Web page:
When starting young children and those new to  studying the violin, parents are an integral part of our violin project -  we work together as a coaching support team for your child, and  together our team proceeds step-by-step. Parents attend lessons  listening and observing in order to assist in guiding daily home  practice. My role is to supply my students AND their parents with the  tools necessary for healthy technical and musical development, along  with encouragement and motivation. I do my best to allow students the  opportunity to be themselves, including providing quiet space to  explore, to discover and to demonstrate their findings. Over time they  come to assume more and more responsibility. Confidence, understanding  and ability expand; connection with our violin becomes stronger; we have  the foundations in place which opens doors for us to delve deeper into  the rich and varied music left to us by great composers (or we improvise  and compose our own pieces)!

Exposure to weekly ensemble  experience is also a key ingredient to my studio's past, present and  future success. In this setting, musicians learn sensitivity and  awareness of others by using all their senses. The children develop  friendships with other young violinists. They encourage each other. We  train how to be leaders and how to follow a leader. More experienced  players interact with those on the beginning end of the spectrum - they  learn from each other. This is the training ground for proficiency in  all orchestral and chamber music playing we may do in our lives.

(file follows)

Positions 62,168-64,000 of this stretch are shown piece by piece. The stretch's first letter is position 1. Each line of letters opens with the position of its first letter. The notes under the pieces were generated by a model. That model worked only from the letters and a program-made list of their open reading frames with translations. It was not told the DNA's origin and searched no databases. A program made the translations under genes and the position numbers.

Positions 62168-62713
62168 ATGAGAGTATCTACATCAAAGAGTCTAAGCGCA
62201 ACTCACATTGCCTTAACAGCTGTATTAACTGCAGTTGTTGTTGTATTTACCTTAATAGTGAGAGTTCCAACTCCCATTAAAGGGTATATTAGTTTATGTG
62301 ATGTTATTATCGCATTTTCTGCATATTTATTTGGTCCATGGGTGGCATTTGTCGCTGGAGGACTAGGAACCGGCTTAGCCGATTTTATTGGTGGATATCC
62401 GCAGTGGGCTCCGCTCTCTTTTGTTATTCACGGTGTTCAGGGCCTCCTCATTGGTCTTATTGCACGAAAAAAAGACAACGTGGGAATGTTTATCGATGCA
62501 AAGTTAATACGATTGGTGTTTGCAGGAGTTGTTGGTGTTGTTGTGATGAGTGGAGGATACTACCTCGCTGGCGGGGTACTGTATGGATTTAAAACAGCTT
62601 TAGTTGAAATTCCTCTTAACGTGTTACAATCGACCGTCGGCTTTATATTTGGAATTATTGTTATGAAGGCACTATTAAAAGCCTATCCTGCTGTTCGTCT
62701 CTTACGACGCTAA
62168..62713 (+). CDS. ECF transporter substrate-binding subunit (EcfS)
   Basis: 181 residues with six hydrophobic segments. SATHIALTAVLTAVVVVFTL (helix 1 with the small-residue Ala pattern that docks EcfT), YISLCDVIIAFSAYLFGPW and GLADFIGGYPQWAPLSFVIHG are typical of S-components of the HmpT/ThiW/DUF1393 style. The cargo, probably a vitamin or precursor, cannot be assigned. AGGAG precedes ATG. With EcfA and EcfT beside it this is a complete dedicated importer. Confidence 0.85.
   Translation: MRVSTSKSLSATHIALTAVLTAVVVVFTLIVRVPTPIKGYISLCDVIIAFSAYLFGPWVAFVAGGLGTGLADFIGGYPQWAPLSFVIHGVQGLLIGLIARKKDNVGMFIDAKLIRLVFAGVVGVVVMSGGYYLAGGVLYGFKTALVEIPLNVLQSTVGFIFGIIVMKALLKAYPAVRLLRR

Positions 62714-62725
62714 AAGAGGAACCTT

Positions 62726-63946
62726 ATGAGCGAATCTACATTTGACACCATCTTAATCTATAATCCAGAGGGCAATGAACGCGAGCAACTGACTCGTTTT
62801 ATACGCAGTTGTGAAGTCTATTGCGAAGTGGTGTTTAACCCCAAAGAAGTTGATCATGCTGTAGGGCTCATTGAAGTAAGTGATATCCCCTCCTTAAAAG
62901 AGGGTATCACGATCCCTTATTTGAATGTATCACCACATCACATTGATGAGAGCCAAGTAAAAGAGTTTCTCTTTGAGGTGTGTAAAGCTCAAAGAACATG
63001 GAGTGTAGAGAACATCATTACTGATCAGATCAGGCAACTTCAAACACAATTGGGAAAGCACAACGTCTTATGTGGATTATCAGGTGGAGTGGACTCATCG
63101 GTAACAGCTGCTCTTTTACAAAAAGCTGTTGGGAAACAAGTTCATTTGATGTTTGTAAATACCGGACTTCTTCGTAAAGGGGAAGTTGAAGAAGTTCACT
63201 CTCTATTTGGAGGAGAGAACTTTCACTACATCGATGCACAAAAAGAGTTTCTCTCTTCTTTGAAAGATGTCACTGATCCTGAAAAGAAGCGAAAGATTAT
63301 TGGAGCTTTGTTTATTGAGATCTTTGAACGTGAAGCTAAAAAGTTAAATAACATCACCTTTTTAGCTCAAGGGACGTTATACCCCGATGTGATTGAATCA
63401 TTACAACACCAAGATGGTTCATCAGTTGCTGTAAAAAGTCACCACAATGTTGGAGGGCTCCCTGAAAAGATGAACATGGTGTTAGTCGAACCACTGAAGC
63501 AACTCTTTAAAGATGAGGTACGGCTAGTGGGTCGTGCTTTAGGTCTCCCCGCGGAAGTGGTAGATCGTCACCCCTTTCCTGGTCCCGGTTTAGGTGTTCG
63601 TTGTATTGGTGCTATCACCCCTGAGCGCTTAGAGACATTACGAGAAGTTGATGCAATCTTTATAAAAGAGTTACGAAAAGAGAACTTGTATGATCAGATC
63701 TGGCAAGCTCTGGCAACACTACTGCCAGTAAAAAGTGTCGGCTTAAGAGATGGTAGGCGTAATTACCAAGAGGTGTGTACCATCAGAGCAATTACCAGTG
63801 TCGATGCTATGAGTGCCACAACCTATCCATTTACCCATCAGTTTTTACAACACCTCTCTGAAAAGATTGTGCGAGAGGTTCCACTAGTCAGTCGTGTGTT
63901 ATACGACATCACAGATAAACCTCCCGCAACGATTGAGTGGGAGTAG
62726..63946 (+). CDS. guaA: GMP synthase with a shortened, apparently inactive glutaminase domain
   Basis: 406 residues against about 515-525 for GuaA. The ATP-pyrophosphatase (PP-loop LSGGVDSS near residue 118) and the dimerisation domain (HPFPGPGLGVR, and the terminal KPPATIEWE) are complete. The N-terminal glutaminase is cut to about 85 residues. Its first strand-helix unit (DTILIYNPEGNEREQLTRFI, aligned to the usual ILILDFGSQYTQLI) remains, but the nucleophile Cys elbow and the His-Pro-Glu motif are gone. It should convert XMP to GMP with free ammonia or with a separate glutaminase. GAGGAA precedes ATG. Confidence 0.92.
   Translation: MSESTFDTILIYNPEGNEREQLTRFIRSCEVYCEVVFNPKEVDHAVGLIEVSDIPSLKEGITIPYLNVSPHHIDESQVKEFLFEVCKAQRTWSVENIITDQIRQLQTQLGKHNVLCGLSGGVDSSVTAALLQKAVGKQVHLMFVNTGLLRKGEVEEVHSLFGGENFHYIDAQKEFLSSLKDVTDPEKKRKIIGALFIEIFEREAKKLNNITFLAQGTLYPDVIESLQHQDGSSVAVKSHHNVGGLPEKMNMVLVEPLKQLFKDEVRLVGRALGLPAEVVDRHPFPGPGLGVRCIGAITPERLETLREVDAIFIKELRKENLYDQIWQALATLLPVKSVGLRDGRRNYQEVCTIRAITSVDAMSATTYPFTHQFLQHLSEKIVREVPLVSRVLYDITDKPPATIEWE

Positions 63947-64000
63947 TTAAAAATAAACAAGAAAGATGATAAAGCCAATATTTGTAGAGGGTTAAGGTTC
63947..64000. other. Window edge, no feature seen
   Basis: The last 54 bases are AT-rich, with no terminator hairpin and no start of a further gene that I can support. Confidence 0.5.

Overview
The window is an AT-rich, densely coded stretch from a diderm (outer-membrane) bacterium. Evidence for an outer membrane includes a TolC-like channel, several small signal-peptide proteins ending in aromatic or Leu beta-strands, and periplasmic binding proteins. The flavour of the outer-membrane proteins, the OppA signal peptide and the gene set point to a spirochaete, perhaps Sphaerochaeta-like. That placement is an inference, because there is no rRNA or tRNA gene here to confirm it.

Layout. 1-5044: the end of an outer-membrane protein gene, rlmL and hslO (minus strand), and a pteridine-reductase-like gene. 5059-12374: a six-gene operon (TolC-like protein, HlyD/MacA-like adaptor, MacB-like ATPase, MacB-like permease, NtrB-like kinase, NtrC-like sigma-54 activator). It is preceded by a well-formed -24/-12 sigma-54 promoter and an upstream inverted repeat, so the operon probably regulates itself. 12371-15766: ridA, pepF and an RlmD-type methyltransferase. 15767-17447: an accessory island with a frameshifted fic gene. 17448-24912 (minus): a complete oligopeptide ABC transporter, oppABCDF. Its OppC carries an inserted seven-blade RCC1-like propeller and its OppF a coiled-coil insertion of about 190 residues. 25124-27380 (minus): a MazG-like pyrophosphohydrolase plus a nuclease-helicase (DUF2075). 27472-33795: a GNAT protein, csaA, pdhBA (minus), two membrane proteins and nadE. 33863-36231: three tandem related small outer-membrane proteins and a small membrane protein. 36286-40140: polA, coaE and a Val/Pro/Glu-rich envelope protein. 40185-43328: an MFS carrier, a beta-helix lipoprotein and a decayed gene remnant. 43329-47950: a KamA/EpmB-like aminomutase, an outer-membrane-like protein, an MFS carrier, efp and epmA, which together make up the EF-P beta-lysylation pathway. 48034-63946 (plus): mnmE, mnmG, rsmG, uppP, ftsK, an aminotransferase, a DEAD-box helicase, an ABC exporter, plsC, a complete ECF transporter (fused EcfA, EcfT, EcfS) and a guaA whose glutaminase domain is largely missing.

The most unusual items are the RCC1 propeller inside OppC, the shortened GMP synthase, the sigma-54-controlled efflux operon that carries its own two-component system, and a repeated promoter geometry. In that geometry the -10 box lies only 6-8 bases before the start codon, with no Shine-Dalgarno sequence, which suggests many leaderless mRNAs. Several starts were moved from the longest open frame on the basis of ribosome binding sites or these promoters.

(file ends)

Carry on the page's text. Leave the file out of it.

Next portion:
How the Violin Plays the Violinist

image9

A Guide for Violin Students, Teachers,
and Parents of Violinists
written and illustrated by Cate Howard


How the Violin Plays the Violinist is an exploration of how playing our instrument informs an artist-musician's whole being - body, mind and spirit.

Pragmatic,  and philosophical, this book offers players, students, teachers, and  parents of young musicians, insights into what the violin asks of its  players, and suggestions on how one might open doors to increased  efficiency, competence and free expression of our selves through our  instrument.

The text in How the Violin Plays the Violinist  is clarified and brought to life through the inclusion of graphics,  hands on exercises, illustrative stories, and pencil sketches by the  author.

From the book...
As  players, most of us initially approach the violin as an inanimate  object which we bring to life by performing certain actions, for  example, by running our fingers over its fingerboard or by pulling the  bow across its strings. It is as if we train the instrument to do what  we want. It is as if we make it play: The violinist plays the violin.

True,  yet, when I reflect on my life as a violinist, I realize that whenever I  am working with the instrument, the violin and I actually share  interactive roles – myself to the instrument and the instrument to me.  For any energy I put into initiating vibration through the instrument,  there is a return of energy to me as the player and, more expansively,  to the listening world beyond.

The violin plays the violinist in  the sense that through playing this instrument one awakens and  activates connections in one’s entire self – body, mind, and spirit. The  violin is instrumental both as a tool and as a means of teaching us to  better know, understand, and express ourselves.